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Why Building a Quality Culture is More Critical than Ever for Indian Companies

The massive disruption in the global supply chain brought about by the pandemic has exposed the need for diverse sourcing.

Aditya-ChaudharyWhile India has several strengths that could help it become a manufacturing powerhouse, it is ‘punching below its weight’ in manufacturing. This has been highlighted in multiple reports by various consulting and rating firms. These reports, which delved into how manufacturing in India can become globally competitive called out issues such as quality complaints and fulfillment delays as a possible Achilles heel.

Overcoming this challenge is crucial, especially given the tremendous opportunity at play.

India is already a $3.1 trillion economy and one of the fastest-growing economies in the world. The massive disruption in the global supply chain brought about by the pandemic has exposed the need for diverse sourcing. India is an attractive option given its good infrastructure, fairly well-developed domestic market, and reasonably trained labour market.

Indian Government initiatives such as Aatmanirbhar Bharat are encouraging. A recent example is the decision to reserve nearly 68 % of the military’s capital acquisition budget for purchasing locally produced weapons announced in the Union Budget 2022.

Yet, for India to leverage this opportunity, building a quality culture is crucial.

Building a Quality Culture

Doing so requires a delicate interplay between various aspects such as people, technology, process and the identification of the ‘vital few’ parameters for quality control.

  • People

The role of people participation is extremely crucial in quality control. Unless everyone is aware and trained about the mission  to create a quality product, it cannot translate on the ground. Unfortunately, most companies delegate quality to the quality assurance and quality control department, which simply does not work. Unless quality is democratised across the entire value chain starting from product design to supply chain manufacturing encompassing logistics, sales, and even post sales, it is near impossible to create a culture of quality.

  • Identifying the ‘Vital Few’

The 80-20 rule applies to manufacturing quality too. 20% of KPIs have can have an 80% impact on the quality of the product. So, identifying these is crucial. The second important aspect is the ability to track these KPIs closely by providing employees visibility into real time quality scores. This visibility can prove to be a huge motivating factor for employees and encourage them to keep these KPI at the top of their minds. Some examples of KPIs for quality control could be defects that are measured in ppm, on-time complete shipments, or even the cost of poor quality.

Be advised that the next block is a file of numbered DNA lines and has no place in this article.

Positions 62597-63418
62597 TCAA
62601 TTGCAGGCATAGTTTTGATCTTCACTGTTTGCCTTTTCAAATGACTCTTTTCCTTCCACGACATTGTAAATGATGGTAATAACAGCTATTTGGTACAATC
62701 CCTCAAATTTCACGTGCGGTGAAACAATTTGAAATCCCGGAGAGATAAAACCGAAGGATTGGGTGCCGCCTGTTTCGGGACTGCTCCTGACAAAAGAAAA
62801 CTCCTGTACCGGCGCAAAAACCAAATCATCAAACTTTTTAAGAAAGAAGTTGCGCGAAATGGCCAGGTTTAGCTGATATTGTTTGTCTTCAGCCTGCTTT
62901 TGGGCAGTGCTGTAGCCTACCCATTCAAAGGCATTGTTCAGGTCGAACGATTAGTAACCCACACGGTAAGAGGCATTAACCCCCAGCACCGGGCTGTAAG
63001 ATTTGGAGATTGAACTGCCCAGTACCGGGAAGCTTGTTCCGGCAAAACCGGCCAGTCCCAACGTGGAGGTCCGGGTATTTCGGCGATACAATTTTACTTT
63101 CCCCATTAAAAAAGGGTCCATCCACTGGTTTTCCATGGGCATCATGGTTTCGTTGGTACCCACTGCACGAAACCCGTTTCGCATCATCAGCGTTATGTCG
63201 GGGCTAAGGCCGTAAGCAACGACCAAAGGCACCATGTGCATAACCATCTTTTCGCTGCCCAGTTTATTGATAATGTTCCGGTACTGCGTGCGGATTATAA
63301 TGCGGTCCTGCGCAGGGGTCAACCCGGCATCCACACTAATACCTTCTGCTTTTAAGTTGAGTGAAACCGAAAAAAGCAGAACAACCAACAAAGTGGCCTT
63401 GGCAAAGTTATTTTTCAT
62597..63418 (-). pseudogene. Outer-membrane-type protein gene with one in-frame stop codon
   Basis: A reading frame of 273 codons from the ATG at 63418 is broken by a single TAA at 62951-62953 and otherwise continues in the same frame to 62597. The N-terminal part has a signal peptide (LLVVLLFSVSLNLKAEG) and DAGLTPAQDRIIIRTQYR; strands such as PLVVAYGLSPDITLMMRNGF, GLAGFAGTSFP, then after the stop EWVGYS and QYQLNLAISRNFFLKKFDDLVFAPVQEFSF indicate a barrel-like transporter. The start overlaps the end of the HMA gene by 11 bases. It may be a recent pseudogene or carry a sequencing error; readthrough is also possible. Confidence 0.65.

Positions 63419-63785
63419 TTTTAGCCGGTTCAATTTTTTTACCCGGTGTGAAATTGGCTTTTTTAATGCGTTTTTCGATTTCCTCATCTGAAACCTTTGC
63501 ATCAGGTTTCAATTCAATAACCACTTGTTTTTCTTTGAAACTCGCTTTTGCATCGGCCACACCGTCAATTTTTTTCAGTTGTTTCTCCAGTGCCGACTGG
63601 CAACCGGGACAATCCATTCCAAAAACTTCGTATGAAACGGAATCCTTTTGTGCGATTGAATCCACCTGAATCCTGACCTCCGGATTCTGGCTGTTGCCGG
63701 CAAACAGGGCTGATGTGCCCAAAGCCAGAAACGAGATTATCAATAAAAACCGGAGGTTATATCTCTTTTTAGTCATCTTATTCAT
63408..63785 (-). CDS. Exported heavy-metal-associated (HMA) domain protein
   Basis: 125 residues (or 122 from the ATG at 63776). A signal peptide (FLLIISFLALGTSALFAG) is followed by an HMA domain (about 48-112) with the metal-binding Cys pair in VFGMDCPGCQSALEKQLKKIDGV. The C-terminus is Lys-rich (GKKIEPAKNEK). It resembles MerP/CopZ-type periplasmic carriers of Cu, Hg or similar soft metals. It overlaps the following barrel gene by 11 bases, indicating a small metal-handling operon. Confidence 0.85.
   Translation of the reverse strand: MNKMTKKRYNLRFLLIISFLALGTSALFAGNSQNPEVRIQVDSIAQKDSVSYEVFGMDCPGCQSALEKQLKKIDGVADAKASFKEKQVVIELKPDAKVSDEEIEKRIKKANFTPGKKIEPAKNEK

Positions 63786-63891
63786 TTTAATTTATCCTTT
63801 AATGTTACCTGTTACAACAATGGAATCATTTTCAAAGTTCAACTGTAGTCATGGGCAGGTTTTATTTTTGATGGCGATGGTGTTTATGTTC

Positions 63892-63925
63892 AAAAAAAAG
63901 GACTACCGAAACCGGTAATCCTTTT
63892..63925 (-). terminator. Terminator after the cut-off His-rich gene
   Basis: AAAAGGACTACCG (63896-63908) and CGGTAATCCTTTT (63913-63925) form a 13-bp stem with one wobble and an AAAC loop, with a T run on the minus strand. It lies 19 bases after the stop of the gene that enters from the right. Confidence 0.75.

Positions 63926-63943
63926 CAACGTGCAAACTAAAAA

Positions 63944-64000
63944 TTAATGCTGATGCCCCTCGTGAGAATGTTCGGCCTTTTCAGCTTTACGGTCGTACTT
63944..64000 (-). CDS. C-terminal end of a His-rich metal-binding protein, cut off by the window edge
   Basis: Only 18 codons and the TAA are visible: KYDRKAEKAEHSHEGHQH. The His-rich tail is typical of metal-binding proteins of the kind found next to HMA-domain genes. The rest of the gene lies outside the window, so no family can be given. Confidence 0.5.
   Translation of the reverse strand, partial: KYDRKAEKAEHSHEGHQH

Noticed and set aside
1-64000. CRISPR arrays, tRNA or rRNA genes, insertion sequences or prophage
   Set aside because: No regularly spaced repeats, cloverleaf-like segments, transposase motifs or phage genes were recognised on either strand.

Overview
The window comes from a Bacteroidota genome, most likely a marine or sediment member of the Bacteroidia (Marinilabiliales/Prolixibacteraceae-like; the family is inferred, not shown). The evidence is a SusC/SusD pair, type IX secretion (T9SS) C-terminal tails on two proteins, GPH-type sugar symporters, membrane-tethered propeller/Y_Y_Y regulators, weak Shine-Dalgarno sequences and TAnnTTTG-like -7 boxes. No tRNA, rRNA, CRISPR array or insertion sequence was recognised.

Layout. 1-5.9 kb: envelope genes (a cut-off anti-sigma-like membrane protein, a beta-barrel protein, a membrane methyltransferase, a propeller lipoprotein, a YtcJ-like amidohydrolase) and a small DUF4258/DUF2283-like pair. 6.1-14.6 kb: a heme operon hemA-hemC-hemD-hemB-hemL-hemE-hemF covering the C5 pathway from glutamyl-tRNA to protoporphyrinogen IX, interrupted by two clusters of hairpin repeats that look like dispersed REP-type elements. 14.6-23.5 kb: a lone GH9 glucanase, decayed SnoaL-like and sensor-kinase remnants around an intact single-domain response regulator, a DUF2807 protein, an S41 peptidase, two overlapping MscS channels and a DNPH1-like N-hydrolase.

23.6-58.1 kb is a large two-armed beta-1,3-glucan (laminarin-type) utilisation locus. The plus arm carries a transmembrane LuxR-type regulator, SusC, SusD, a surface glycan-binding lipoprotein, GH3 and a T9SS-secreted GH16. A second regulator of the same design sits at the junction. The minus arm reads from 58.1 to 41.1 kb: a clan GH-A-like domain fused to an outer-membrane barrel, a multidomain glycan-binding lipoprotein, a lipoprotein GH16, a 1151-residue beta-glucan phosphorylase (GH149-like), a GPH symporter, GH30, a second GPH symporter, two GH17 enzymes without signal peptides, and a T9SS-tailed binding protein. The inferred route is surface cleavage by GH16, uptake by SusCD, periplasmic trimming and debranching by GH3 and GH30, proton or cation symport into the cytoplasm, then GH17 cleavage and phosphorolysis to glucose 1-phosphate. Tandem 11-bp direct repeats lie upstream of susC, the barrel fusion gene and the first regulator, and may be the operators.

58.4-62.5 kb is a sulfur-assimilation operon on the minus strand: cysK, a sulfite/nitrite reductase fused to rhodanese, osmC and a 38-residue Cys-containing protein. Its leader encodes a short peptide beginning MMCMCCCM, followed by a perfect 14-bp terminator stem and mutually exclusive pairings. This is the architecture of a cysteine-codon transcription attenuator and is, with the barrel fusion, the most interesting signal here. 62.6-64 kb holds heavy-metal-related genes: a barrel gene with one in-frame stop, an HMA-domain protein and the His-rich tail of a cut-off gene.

• Process

It’s often tempting to dismiss processes as a waste of time, but over time, one realizes that processes are a necessary evil to scale up. Without processes, it would be near impossible for large teams to function and move towards a common goal. Processes are especially crucial in the area of quality.

At the same time, ensuring that processes are not too complex to be practical and also not just trapped in an obscure Excel is important. Unless the processes are streamlined and made visible to all the employees, they do not serve a real purpose.

  • Technology

There are two facets of technology that play a role in quality management. One is automation. The second is establishing a quality management system, which consists of a technology framework that allows for tracking of documentation, compliance etc.

Also, the system must be easy to use. Our experience shows that the moment you increase ease of use, there is an increased employee engagement, and hence, adoption of the culture. Hexagon recently acquired ETQ, a leading provider of SaaS-based QMS (quality management system), EHS (environment, health and safety) and compliance management software. With ETQ’s advanced data management capabilities, driven by machine learning and artificial intelligence, quality data is fully actionable and available further upstream. This helps reduce defects, scrap, re-work, and recalls. At the same time, it enables an autonomous feedback loop, digital information trail and virtuous cycle of continuous improvement.

A comprehensive & flexible quality management system such as the one offered by ETQ and Hexagon can improve end-product quality, speed new product introduction, and make smart manufacturing a reality.

Building a quality culture within an organization isn’t always easy. However, the right technology infrastructure and the strategy can go a long way in helping organizations truly internalize quality and realize the many benefits of this.


Nitisha Dubey

I am a Journalist with a post graduate degree in Journalism & Mass Communication. I love reading non-fiction books, exploring different destinations and varieties of cuisines. Biographies and historical movies are few favourites.

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